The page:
AstraZeneca PLC Chief Executive Pascal Soriotpromised to churn out more Covid-19 vaccines, at a lower price, than any of his big pharma competitors.
Now, a production problem at a single factory in Belgium has delayed tens of millions of doses destined for Europe, endangering the continent’s already-slow inoculation drive and representing the greatest threat so far to Dr. Soriot’s extraordinary pledge last year to vaccinate the world—and do so for no profit. After disclosing the European problem, the drugmaker now says it has been troubleshooting similar production issues in recent weeks as far away as the U.S. and Australia.
The setbacks, which come on the eve of a decision from regulators whether to recommend the shot for use in Europe, suggest AstraZeneca is falling behind in the vaccine arms race. The company has relatively little experience in vaccines, a tricky, typically low-margin niche in the global pharmaceuticals industry. The manufacturing process the company uses, piggybacking on a chimpanzee cold virus, can be more difficult to quickly scale up than the one employed by Pfizer Inc. and Moderna Inc., both of which use a new genetic technology.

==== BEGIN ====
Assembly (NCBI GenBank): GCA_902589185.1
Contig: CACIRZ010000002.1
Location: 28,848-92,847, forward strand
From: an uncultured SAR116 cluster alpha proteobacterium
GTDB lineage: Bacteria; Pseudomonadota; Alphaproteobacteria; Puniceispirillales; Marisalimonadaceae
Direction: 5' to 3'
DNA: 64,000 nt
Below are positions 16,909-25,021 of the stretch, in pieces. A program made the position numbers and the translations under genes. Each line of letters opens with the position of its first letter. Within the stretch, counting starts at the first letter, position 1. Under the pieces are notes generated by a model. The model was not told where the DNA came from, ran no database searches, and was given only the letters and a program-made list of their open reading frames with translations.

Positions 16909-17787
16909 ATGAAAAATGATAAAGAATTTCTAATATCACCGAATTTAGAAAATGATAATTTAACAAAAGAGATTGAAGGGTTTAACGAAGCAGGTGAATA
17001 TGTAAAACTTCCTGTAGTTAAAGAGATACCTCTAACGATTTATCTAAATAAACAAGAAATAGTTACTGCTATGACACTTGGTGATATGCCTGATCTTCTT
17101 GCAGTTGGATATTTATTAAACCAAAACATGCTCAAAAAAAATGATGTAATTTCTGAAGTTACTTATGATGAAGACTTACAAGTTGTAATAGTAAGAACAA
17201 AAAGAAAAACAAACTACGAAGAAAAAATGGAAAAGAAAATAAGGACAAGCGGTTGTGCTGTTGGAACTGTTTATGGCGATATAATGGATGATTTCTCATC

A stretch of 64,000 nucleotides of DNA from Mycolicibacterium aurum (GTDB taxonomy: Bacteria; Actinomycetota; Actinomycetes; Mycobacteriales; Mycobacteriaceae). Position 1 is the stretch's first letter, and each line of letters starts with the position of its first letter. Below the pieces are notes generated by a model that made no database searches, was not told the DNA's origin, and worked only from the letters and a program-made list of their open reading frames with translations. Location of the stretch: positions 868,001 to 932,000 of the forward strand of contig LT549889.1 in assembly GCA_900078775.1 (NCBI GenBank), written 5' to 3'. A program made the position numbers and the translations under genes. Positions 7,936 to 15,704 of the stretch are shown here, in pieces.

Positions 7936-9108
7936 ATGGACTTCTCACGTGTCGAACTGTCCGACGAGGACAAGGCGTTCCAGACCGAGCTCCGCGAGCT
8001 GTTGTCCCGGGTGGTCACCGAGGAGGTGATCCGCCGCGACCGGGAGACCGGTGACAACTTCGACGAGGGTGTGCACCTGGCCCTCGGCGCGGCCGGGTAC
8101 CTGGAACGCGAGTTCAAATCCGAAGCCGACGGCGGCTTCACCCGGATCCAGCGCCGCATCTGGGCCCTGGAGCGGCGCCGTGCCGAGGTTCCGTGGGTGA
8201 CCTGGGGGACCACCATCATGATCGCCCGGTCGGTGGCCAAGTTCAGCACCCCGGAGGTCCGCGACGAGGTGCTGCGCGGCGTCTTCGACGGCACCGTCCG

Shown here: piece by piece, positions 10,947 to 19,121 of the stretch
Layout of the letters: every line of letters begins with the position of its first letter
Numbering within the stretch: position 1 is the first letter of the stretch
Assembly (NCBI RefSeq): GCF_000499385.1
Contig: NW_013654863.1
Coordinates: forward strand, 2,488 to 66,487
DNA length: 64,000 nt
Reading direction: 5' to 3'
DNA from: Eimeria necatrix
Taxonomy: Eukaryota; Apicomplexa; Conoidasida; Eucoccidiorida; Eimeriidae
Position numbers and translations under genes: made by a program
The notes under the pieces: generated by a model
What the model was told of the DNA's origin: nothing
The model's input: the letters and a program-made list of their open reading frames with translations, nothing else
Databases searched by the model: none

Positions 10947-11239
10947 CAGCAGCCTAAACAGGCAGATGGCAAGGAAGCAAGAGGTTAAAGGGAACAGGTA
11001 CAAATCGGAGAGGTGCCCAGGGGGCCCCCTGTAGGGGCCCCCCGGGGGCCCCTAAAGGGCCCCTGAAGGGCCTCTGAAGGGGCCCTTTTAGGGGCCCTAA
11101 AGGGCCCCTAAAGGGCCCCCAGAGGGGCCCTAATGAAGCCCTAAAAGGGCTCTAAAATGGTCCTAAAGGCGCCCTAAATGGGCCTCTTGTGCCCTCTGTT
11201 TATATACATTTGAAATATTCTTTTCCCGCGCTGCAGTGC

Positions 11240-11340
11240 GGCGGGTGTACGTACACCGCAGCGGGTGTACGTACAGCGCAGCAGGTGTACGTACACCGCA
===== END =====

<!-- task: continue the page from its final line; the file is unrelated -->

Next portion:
The company has also proved maladroit politically. After learning of the glitches early this month, AstraZeneca deployed engineers to troubleshoot but didn’t warn European officials, hoping the company could fix the problems to minimize the dent in production, according to a person familiar with the matter. Lower output of raw vaccine substance had first been spotted in December, but worsened in January, with the clock ticking.
When production didn’t improve, AstraZeneca’s bad news hit like a bombshell. Now it is grappling with a political backlash just when the pandemic seems to be entering a more dangerous phase.